The Senate is poised to pass a patients' rights bill as soon as today, after frustrated Republicans announced one final push to change legislation that would give millions of Americans far greater leverage in their health plans.
After offering about a dozen amendments, GOP leaders said they plan to call for a vote on a substitute bill that they have crafted and has been endorsed by President Bush. But by late Thursday, it appeared clear the Republicans lacked the votes to significantly alter--let alone stop--a health care measure that newly empowered Senate Democrats made their top legislative priority.
The Democrats on Thursday again thwarted a flurry of GOP amendments, and the Senate passed a key compromise that would protect the vast majority of employers from health care lawsuits by employees.
Republicans said they still hope to impose stricter limits on how much money patients can collect in damages when they sue HMOs. But few in the GOP expected that amendment to prevail. Asked whether there was much chance to change the legislation, Sen. Kay Bailey Hutchison (R-Texas) replied: "We think not much."
As a result, after a day of political brinkmanship, sponsors of the bill were confidently predicting their legislation would sail through final passage either today or Saturday.
"The inevitability of the outcome is increasingly clear," said Sen. Edward M. Kennedy (D-Mass.), who sponsored the bill along with Sens. John McCain (R-Ariz.) and John Edwards (D-N.C.).
The legislation would give patients an array of new rights, including direct access to certain specialists without first having to go through a gatekeeper and guaranteed coverage for emergency room visits. The measure also would greatly expand a patient's ability to sue HMOs over denials or delays of treatment.
Republicans have attacked those liability provisions, arguing that exposing HMOs to unlimited damages will drive up health insurance premiums and perhaps cost millions of Americans their coverage. Citing those concerns, Bush has threatened to veto the legislation.
But Democrats, while making compromises on other fronts, were unbending on provisions that would allow patients to sue for unlimited economic and pain-and-suffering damages, and punitive awards up to $5 million. "Nothing persuades an HMO to do the right thing more than the fear of liability if they do the wrong thing," Kennedy said.
With final passage of the patients' rights bill increasingly seen as a foregone conclusion, the administration has turned its sights to the House, where Republicans are scrambling to gather support for a bill that places strict limits on damage awards.
As part of that GOP effort, Bush and Vice President Dick Cheney huddled with 18 key House Republicans, including Rep. Mary Bono (R-Palm Springs), at the White House on Thursday. The sessions were part of what administration officials have described as a stepped-up lobbying campaign by the president.
But it's not clear that Bush will fare any better in the House, which has voted twice in recent years in favor of a patients' bill virtually identical to the legislation now moving in the Senate.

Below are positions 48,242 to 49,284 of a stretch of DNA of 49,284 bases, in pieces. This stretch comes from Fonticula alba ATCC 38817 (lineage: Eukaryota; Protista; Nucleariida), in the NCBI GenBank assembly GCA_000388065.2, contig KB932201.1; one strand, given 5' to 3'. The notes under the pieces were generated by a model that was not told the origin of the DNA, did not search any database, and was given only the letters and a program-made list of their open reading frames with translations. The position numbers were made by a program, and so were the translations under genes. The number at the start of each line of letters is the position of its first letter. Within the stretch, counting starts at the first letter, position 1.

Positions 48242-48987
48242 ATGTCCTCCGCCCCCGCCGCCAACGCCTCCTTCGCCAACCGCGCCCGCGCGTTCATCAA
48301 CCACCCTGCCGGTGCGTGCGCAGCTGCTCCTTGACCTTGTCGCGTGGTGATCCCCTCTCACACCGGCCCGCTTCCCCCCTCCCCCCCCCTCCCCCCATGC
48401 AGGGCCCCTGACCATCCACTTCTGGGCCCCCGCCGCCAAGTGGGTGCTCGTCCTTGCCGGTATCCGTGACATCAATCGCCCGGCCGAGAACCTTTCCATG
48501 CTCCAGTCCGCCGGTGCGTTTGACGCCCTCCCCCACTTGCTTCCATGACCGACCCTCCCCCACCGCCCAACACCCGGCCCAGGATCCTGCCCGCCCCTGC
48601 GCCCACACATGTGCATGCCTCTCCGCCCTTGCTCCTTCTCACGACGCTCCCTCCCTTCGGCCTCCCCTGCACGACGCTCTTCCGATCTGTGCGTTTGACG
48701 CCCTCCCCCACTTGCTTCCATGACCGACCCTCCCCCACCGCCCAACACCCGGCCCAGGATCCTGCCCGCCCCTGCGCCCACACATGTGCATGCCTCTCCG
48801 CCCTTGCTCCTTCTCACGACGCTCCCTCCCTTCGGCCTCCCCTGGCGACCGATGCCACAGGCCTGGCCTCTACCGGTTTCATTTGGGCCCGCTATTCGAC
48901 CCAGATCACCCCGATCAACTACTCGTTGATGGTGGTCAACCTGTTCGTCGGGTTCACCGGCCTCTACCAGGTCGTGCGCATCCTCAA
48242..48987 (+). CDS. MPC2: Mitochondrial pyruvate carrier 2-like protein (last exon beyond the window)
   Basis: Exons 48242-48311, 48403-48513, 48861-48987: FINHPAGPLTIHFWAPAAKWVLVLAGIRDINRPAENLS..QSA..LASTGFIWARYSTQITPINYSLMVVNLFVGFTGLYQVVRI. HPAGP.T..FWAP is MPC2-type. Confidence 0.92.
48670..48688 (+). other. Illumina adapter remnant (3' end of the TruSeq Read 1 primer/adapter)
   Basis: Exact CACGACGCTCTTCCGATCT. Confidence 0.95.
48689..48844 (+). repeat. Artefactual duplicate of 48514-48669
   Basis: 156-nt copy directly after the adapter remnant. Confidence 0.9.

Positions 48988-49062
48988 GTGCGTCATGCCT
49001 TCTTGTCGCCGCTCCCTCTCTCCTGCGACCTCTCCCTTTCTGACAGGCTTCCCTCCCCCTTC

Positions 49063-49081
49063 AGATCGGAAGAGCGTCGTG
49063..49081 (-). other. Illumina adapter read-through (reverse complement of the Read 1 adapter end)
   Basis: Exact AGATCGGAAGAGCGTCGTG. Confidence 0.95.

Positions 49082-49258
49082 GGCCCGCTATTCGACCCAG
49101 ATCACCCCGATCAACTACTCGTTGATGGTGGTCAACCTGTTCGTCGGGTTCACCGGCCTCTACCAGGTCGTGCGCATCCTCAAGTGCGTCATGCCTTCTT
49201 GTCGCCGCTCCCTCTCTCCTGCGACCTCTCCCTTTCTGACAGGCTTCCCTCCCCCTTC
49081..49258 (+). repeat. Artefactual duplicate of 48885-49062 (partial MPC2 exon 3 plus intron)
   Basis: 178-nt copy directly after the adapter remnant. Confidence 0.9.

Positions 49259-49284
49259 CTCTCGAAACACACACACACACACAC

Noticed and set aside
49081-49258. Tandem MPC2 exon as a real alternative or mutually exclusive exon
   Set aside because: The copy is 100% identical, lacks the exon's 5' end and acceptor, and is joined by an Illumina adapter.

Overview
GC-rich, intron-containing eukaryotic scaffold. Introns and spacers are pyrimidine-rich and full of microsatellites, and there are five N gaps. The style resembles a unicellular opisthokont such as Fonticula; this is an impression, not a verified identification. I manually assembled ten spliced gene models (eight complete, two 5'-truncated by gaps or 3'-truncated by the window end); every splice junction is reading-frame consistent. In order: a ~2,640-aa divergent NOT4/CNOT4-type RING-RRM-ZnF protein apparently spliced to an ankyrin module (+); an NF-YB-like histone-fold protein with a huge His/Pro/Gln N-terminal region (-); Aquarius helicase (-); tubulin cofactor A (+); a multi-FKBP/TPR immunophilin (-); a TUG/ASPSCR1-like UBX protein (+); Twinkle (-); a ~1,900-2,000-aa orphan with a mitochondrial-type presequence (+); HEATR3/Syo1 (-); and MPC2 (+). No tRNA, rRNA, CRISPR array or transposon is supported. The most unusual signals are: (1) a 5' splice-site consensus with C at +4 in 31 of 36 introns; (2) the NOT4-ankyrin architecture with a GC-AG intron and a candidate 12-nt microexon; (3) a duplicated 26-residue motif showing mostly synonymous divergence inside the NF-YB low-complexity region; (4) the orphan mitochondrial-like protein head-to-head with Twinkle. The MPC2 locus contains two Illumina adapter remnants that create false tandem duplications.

House Minority Leader Richard A. Gephardt (D-Mo.) said Thursday that he doubts the administration will be able to attract enough votes to derail the Democrat-backed bill.
"I just don't think they're going to get there," Gephardt said.
Confident of the outcome in the House, sponsors of the Senate bill said they hope Bush will reconsider his veto threat after reviewing the compromises they reached this week with Republicans.
Resolving one of the most difficult standoffs, the Senate voted 96 to 4 Thursday to support an amendment offered by Sen. Olympia J. Snowe (R-Maine) and other moderates that would exempt employers from liability under the act, unless they are self-insured and administer their own health plans.
Even employers--or unions--that fall into the latter category would have additional protections. They could be sued only over medical coverage decisions, not contractual or administrative disputes. They also would be shielded from liability if their plans merely process and pay for claims after treatment is rendered and don't require employees to get pre-approval for treatment.
The amendment came in response to continuing GOP complaints that the patients' bill would unnecessarily expose employers to liability.
In another compromise, the Senate voted 64 to 36 to allow state laws covering patients' rights to override the federal statute as long as the state measures are "substantially compliant" with the national standard.
Edwards said he also had reached a deal with Sen. Fred Thompson (R-Tenn.) that would require patients to pursue disputes through an independent review panel--and exhaust that process--before being allowed to sue. The deal creates an exception for patients when the appeals process drags on longer than 31 days. An amendment based on this amendment is to be offered today.
In other disputes, Democrats continued to deflect Republican efforts to change the bill. An amendment offered by Sen. Christopher S. Bond (R-Mo.) that would have capped at 15% attorneys' share of damage awards in HMO suits was defeated, 62 to 38.
An amendment offered by Sen. Arlen Specter (R-Pa.) that would have required all HMO lawsuits to be handled in federal court was defeated, 58 to 42.
Democrats have insisted that the suits should be allowed in state court, where plaintiffs can request jury trials and where judges are more experienced with personal injury claims.
Times staff writer Edwin Chen contributed to this story.